The Islamic State's Leader is Dead. What Now?

The Islamic State's Leader is Dead. What Now?

The death of ISIS leader Abu Bakr al-Baghdadi in a daring raid by US special forces on Saturday is a significant breakthrough in American efforts to defeat the sprawling terror organization, which has killed thousands and inflicted suffering on millions of people, primarily in the Muslim world. What should we make of the takedown of one of the world's most elusive terrorists? Here are some key questions to consider.


For ISIS, is this an operational blow or a symbolic one? In recent years, al-Baghdadi has seldom been seen or heard from. And while he served an important inspirational and symbolic role in building ISIS' jihadist brand, attracting fighters from every region of the world to come to the Levant, and inspiring offshoots elsewhere, his operational control of the organization had evidently faded as the group became more globally diffuse. But that symbolism is important: taken together with the loss of their self-proclaimed Caliphate (which was once as big as the UK), the death of al-Baghdadi may well undermine the vision of establishing a global caliphate. What's more, intelligence recovered from al-Baghdadi's hideout could help to disrupt operations by the organization's members and sympathizers in the region and globally.

What does this mean for the broader appeal of Islamic extremism? Probably not much. It is one thing to kill a particular terrorist leader, but quite another to extinguish the appeal of jihadist extremism itself. The death of Osama bin Laden in 2011 is a case in point. At the time he was the most wanted terrorist in the world. His death helped to hobble Al-Qaeda, but just a few years later ISIS emerged. For ISIS sympathizers scattered around the world and connected to its violent ideology via the internet, al-Baghdadi's death is unlikely to have much effect on their extreme beliefs or their readiness to carry out attacks.

How does this fit in with Trump's plan to withdraw from Syria? One of Trump's stated reasons for leaving Syria was his claim that ISIS had been defeated. Killing al-Baghdadi certainly lends weight to that notion. But it's still not clear whether Trump's withdrawal will, in fact, allow rank and file ISIS members to regroup and regenerate their movement in ways that undercut the recent successes. The Trump administration seems aware of that possibility, as it has deployed hundreds of US troops to "guard oil fields," in part from ISIS advances in eastern Syria.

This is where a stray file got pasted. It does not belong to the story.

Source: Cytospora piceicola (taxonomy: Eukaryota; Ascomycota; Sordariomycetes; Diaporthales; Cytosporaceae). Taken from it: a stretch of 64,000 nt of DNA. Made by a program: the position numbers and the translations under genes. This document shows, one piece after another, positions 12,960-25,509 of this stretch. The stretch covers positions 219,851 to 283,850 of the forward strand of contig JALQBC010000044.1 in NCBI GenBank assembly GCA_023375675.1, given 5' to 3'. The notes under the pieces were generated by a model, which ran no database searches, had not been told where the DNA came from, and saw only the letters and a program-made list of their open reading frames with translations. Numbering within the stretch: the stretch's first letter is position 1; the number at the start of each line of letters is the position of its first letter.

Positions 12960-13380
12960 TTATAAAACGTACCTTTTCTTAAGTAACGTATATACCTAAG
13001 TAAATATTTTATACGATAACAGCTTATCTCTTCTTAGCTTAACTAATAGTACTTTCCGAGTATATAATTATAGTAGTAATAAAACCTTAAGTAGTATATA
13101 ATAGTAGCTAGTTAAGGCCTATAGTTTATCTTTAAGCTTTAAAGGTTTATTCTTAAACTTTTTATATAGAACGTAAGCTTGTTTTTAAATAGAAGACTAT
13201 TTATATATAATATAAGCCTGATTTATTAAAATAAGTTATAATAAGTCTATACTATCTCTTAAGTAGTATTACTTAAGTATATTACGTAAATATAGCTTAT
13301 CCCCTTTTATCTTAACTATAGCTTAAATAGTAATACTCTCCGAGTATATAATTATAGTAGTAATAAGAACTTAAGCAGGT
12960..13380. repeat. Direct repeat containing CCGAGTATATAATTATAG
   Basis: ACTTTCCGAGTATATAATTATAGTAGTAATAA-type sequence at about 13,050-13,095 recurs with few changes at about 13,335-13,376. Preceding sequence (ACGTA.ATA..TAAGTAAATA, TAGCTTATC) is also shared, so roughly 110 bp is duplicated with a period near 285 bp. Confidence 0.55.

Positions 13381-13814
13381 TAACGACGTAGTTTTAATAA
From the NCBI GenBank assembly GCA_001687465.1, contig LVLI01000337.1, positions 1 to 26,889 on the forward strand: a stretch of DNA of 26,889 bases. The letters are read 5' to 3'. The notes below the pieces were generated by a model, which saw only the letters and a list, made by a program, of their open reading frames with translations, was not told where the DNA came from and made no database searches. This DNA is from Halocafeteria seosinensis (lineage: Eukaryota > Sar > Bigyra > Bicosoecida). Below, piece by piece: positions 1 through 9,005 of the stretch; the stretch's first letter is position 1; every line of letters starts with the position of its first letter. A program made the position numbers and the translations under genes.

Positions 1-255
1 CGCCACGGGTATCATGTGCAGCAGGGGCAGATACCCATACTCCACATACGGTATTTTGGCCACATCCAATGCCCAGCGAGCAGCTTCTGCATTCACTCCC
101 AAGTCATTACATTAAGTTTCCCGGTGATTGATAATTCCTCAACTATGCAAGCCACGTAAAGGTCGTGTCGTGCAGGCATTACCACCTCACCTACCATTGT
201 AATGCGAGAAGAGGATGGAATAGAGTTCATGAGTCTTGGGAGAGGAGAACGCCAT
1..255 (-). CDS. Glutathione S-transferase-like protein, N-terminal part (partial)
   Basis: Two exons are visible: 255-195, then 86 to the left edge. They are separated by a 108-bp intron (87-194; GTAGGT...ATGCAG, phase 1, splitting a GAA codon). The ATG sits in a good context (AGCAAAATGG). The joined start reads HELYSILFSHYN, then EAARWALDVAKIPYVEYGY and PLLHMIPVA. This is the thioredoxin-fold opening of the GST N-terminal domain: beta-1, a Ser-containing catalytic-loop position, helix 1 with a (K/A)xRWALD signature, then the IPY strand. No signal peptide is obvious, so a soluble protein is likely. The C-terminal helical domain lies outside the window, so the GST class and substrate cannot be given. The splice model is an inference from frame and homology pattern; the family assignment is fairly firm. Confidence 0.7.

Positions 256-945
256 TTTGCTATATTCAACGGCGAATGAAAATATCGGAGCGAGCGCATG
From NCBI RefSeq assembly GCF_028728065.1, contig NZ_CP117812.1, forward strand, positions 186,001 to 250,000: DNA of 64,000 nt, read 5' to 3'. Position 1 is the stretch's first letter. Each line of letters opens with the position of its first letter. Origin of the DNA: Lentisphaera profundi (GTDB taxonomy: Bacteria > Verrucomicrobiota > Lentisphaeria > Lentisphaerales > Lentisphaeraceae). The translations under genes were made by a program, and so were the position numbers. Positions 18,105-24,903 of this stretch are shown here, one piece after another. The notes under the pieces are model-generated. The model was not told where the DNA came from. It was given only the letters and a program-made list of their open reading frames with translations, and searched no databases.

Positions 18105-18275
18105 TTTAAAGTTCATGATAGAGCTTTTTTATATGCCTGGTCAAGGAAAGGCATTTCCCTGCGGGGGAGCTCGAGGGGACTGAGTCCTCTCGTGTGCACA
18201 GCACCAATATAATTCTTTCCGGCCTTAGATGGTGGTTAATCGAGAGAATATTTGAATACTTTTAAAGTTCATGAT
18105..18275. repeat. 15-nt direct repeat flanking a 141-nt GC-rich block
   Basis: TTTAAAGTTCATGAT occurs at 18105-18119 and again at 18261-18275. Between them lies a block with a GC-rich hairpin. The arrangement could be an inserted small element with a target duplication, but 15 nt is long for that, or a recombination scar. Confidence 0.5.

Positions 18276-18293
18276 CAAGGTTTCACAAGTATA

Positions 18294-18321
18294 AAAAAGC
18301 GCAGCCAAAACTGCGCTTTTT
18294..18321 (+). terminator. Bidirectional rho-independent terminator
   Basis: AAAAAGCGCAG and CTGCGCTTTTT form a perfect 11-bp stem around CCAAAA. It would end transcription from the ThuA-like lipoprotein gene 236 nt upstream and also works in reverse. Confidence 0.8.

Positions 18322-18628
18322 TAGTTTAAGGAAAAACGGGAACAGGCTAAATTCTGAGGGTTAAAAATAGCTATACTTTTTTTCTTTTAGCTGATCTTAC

Looking forward: The death of the visionary sadist behind the Islamic State strikes a blow to the terror group, but how this will translate on the battlefield remains unclear. The group has been landless for some time, now it's leaderless. Will that matter?

Microsoft announced earlier this year the launch of a new United Nations representation office to deepen their support for the UN's mission and work. Many of the big challenges facing society can only be addressed effectively through multi-stakeholder action. Whether it's public health, environmental sustainability, cybersecurity, terrorist content online or the UN's Sustainable Development Goals, Microsoft has found that progress requires two elements - international cooperation among governments and inclusive initiatives that bring in civil society and private sector organizations to collaborate on solutions. Microsoft provided an update on their mission, activities for the 75th UN General Assembly, and the team. To read the announcement from Microsoft's Vice President of UN Affairs, John Frank, visit Microsoft On The Issues.

News broke across the United States on Friday evening that Supreme Court Justice Ruth Bader Ginsburg had died, ending her long and distinguished career as a jurist. Tributes poured in quickly from men and women on both sides of the political spectrum. But just as quickly, her death has sharply raised the stakes for the upcoming US elections for president and the Senate, as well as the longer-term ideological balance of the nation's top court.

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Jon Lieber, Managing Director of the United States for the Eurasia Group, shares his insights on the biggest development in US politics this week:

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32: Peruvian President Martín Vizcarra survived an impeachment vote on Friday after only 32 out of 130 lawmakers supported his removal for allegedly trying to block an investigation into misuse of public funds. Vizcarra was in peril just a week ago, but the case for impeachment lost steam after the president was backed by the military and influential opposition leaders who insist the country needs stability to fight COVID-19.

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